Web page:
What a poignant story. As a teacher, I would recommend this reading for anyone in this age range. All libraries and classrooms should have a copy. The story dives into learning disabilities with such tender care and bravery as Layla starts feeling more confident. This story is uplifting and honest and should be required reading for any young person.
The book is narrated by Layla, a thirteen year old girl living with her single mother and older brother. In addition to the usual middle school aggravations (friends, boys, popularity), Layla is doing poorly in school, and not for lack of trying. She knows she’s not stupid and she puts in the effort but to no avail. Her English teacher sees her potential, suspects a learning disorder and tries to help, but Layla’s so frustrated she ends up doing something desperate that gets her in trouble. I quickly found myself rooting for Layla. Her voice is strong and her character well-developed and believable. The book is well plotted and has some hair-raising moments and touching ones as well. A couple of times I teared up when I felt Layla’s pain. Any parent with a middle school child should read this book and then pass it on to their kids. Layla is a wonderful and inspiring character. I hope Reyna Gentin is working on another Layla book. This reader is hoping for more.
Hitting right in the middle school hard-to-read spot, My Name is Layla is the story of 12-year-old Layla, an eighth grader living with her single mother and older brother, who has a secret: she has a hard time reading. The letters move on the page; she has to fight to focus, and it takes longer than the turnaround time to complete an assignment. When a new English teacher, Mr. McCarthy, sees her potential, Layla is terrified: she can’t have promise, can she? The teacher has to be imagining things! As parent-teacher conferences draw closer, Layla’s fear over her grades and her learning struggles being discovered, and she makes a choice that has big repercussions for herself, her family, and her relationship with her best friend. My Name is Layla is a realistic portrayal of a young woman living with dyslexia. Supporting characters all feel real, with back stories and realized lives off-page. Good for YA collections and middle school collections.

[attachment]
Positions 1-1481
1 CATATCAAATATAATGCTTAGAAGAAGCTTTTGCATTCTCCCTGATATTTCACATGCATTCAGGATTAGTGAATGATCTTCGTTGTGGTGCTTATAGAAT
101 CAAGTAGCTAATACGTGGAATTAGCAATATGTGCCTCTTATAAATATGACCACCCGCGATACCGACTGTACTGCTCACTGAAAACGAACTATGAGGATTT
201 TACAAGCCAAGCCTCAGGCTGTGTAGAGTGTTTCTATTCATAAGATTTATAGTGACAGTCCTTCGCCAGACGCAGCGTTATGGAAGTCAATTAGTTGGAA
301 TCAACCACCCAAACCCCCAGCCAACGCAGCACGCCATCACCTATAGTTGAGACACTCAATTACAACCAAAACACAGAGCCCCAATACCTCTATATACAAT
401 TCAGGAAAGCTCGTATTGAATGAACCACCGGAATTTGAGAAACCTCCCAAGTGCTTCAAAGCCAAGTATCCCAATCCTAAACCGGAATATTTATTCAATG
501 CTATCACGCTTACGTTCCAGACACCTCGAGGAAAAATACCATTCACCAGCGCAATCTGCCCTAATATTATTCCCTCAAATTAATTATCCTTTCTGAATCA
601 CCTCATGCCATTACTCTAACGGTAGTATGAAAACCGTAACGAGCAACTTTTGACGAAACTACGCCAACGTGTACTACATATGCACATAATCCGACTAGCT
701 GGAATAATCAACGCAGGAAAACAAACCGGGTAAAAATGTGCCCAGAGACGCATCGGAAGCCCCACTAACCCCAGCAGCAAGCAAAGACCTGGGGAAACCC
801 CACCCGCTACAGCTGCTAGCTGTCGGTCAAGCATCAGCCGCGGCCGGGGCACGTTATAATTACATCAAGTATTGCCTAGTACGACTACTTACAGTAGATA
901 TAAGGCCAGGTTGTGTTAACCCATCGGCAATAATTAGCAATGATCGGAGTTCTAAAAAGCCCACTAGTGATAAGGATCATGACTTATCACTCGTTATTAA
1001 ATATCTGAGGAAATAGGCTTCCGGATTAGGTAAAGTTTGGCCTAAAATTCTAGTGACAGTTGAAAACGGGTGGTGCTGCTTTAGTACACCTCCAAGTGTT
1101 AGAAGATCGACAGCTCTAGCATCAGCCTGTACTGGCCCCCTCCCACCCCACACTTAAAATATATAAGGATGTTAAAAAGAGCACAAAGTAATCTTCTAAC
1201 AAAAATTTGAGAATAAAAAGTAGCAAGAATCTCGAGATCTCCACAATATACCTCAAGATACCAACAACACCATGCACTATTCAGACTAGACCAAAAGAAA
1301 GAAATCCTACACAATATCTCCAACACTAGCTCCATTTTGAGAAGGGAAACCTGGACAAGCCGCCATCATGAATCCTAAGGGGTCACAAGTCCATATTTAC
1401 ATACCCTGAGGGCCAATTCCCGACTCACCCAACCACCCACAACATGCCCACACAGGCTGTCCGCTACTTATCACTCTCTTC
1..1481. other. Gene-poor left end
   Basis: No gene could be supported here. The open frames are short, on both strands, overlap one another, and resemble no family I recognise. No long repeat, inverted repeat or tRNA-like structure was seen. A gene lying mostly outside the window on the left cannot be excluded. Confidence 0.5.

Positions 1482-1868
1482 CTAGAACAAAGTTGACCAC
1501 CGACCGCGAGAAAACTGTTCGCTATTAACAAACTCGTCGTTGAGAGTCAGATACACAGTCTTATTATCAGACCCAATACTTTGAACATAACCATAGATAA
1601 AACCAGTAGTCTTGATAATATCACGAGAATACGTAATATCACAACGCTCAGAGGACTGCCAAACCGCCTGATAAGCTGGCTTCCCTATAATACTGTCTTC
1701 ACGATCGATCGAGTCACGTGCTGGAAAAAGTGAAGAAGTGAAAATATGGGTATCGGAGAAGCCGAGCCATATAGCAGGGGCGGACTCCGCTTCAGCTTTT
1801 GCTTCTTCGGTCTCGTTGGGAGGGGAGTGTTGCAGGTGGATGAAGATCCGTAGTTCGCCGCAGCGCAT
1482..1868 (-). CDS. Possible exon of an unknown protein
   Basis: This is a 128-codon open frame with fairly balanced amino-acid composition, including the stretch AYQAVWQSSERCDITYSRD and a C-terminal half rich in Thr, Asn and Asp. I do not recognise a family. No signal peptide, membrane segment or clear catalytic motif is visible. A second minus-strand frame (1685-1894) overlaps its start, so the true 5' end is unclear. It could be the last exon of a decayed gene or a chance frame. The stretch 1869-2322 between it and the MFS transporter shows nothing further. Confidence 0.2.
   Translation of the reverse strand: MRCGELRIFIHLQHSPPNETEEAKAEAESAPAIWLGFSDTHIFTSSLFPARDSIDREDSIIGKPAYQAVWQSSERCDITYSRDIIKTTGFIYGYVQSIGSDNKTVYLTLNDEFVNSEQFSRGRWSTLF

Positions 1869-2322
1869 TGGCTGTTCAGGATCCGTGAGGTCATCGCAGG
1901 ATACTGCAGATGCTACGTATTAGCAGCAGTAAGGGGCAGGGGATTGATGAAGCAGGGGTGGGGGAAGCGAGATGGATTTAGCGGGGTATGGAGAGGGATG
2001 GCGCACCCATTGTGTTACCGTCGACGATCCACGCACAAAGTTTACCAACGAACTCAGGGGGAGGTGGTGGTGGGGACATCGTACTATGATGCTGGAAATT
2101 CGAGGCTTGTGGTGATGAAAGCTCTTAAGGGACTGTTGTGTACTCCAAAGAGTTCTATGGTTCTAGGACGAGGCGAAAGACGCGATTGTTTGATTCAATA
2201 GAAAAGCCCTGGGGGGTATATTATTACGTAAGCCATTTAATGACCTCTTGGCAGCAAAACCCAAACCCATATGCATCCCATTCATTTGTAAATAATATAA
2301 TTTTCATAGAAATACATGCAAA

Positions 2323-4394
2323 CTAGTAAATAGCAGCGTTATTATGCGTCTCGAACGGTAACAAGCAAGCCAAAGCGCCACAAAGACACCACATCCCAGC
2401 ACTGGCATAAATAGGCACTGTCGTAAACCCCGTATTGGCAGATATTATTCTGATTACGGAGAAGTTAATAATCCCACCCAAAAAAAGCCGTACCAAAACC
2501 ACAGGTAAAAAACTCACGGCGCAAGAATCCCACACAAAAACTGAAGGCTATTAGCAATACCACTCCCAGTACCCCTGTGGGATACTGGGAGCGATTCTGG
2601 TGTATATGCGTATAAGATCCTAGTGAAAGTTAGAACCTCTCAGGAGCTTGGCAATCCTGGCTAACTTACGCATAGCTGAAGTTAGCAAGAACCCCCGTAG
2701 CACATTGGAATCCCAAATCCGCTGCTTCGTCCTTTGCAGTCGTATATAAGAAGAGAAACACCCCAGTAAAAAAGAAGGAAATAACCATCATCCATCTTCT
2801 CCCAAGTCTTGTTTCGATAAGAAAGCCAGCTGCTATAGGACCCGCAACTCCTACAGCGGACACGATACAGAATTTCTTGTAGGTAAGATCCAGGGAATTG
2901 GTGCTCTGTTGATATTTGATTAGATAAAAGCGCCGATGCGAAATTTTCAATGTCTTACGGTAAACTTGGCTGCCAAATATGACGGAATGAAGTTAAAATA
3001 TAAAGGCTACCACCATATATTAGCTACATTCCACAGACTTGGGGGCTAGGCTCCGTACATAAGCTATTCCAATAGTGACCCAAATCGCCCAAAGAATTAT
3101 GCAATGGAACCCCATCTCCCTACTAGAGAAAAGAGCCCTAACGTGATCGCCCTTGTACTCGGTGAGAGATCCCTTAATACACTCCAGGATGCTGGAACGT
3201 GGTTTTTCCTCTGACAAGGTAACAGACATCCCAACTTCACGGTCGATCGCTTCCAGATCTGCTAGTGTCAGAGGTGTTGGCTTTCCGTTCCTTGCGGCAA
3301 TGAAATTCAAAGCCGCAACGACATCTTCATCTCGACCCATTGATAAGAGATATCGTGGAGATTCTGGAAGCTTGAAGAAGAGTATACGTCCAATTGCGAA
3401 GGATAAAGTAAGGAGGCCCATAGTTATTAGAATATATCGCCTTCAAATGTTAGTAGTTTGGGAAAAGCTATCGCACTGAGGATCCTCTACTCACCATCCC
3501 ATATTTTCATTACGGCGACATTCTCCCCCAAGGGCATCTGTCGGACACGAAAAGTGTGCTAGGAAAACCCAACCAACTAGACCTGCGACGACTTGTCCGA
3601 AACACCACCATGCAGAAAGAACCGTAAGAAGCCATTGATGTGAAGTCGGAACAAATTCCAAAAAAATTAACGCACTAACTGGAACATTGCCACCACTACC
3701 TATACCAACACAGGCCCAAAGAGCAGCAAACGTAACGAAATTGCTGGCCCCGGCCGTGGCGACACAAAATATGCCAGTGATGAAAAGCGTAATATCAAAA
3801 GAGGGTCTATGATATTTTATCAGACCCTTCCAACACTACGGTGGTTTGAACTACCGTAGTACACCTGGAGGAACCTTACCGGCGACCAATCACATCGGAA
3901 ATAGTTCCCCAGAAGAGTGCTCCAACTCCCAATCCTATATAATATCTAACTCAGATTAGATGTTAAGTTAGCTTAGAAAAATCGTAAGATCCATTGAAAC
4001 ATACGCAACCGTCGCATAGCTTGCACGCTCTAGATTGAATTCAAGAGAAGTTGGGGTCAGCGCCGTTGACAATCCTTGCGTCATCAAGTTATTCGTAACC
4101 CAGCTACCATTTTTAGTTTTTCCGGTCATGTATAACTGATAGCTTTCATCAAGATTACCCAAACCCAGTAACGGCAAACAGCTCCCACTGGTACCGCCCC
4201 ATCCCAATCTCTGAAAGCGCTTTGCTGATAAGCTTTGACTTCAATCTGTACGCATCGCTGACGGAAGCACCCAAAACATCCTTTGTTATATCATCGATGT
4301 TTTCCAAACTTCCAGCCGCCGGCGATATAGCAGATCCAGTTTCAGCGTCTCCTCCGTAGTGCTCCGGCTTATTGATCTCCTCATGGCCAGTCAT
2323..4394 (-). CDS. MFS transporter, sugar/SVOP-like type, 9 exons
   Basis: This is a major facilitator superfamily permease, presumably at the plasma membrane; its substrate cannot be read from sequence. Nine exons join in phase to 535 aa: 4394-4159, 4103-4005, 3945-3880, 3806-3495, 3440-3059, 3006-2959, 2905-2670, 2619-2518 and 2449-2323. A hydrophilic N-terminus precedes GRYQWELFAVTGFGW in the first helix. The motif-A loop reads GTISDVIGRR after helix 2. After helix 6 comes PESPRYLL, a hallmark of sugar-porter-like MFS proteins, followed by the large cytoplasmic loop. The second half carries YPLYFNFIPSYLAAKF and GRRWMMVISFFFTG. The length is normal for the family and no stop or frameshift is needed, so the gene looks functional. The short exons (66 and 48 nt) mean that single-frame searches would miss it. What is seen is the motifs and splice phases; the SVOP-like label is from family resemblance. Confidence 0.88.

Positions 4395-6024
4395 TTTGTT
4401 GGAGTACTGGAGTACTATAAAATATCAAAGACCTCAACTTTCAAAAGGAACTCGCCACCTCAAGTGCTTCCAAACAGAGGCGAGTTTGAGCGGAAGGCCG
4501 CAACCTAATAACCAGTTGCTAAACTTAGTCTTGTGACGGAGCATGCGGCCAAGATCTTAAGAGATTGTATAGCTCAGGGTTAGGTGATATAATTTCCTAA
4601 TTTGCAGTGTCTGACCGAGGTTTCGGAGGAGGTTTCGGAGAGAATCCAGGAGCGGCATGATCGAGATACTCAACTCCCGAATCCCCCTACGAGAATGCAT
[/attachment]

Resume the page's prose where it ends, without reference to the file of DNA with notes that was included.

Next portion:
Layla is an eighth grader, she has self esteem issues from her struggle with dyslexia and her father abandoning her. She worries she won’t even be a grade C student even if she studies and tries her best, and she knows her mom will be disappointed after attending her parent teacher conferences and hearing her grades. Her mom works non stop as a nurse in the emergency room, which leaves Layla and her older brother alone most nights. Luckily she has a best friend Liza who is so patient with her and her brother believes in her along with her new English teacher Mr. McCarthy who sees the potential in Layla. Layla now has a possible romance with the Sammy who lives across the street who has the family she dreams of. Every-time she looks down at her schoolwork all she’s sees are words that move around so she just tosses the work into her locker that lead to piles of schoolwork work with C’s. On the outside Layla puts on a face that she’s ok and her teachers praise her good behavior but her academic performance in school needs to improve. So inside she’s crying for help. Soon her cry for help and frustration leads to a devastating consequence one that will cause her to face her disability head on. This book is the perfect book for middle schoolers, it’s narrated by Layla which makes it more personal. My heart broke for Layla, as a parent of a child with dyslexia I understand her frustration after seeing it written all over my sons face. It frustrates me as a parent because here in Michigan if you can’t read at a certain level you can’t move to fourth grade, which puts a lot of stress on children at a young age especially children that have a disability and are trying everyday. I give this book five stars. Do you suffer from dyslexia?